Different from the start
The democratic impulse and calls for accountability may not have been witnessed much in the church's recent past, but they have a long tradition in American Catholic history, dating to its first bishop.
John Carroll, the first bishop of Baltimore, which was the first diocese established in the country, was elected to his episcopal office in 1789 by his fellow priests.
"Rome allowed them to elect their bishop because they asked if that could be done," said Brother Thomas W. Spalding, author of The Premier See: A History of the Archdiocese Of Baltimore, 1789-1994.
That practice was to have stopped with Carroll, but he supported the election of bishops and allowed his successor to be selected by the priests, a fact he neglected to mention in his correspondence with Rome. The fact that Carroll was not fond of the man chosen was strong evidence of an election, Spalding said. "He said [to the Vatican] that he consulted his priests, but it was obvious it was the result of an election, because Carroll himself would never have chosen [Leonard] Neale as his successor."
The democratic tradition also surfaced in the late 18th and early 19th centuries when most parishes were controlled by elected lay trustees, who owned the land and the church buildings and often determined the priest's salary and supervised his work.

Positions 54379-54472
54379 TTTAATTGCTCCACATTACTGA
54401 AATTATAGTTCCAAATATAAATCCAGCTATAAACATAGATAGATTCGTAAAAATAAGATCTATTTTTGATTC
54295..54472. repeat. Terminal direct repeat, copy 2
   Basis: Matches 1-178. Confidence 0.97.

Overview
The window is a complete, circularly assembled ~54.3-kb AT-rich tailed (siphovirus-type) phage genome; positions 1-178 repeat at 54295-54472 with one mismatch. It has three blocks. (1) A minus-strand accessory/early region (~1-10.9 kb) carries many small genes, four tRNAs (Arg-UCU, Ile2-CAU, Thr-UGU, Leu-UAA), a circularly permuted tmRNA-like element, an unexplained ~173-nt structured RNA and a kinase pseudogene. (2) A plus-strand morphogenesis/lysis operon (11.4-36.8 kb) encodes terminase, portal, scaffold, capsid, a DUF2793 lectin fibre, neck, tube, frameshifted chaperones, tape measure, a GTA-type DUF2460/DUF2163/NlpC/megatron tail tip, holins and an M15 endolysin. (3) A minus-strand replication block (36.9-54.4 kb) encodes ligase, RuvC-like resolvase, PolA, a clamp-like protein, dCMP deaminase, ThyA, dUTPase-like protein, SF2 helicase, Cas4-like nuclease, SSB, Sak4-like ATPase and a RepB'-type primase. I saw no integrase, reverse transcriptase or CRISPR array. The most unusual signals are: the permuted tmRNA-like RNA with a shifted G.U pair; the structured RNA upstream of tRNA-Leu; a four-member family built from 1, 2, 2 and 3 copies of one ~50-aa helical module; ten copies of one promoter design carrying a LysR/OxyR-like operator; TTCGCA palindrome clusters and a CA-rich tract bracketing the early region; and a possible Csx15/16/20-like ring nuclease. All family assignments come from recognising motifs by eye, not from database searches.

But there was also a conservative force at work within the American church that looked at the institution more as a monarchy than a democracy. That faction prevailed at the 1st Plenary Council of Baltimore in 1829, when the American bishops decided that ownership of church property should be transferred to them instead of the trustees, weakening their power.
Jay Dolan, a history professor emeritus at the University of Notre Dame, notes that the desire for lay control of the church didn't die. As immigrants came to the United States they typically banded together and formed a mutual protection society that would buy land, build a church and then ask a bishop to send a priest. Inevitably, the bishop would agree only if the society handed over the deed to the church.
"They would fight like hell," Dolan said. "And usually the bishop won."
The one exception to that led to the first major schism in the American Catholic Church. In 1904, a group of Polish parishes that refused to cede control to local bishops formed the Polish National Catholic Church.
'Very well educated'
But the norm in the American Catholic Church was to follow the rigidly hierarchical model of church governance favored by the Vatican. That model was challenged at Vatican II, when the world's bishops called for a greater role for lay people in church life. It is that vision that groups such as Voice of the Faithful say they are trying to embody.
The question is whether the success of protests in Boston, and of other groups that pressured the U.S. bishops to squarely face the sexual abuse crisis, will lead to greater openness in the church.
"One thing that's clear to me is the American Catholic laity is very well educated," Dolan said. "Many of them went to Catholic schools and got a good education. They want accountability.
"They have accountability in every other aspect of their lives, in their families, in their workplace," he said. "And they expect it in the church."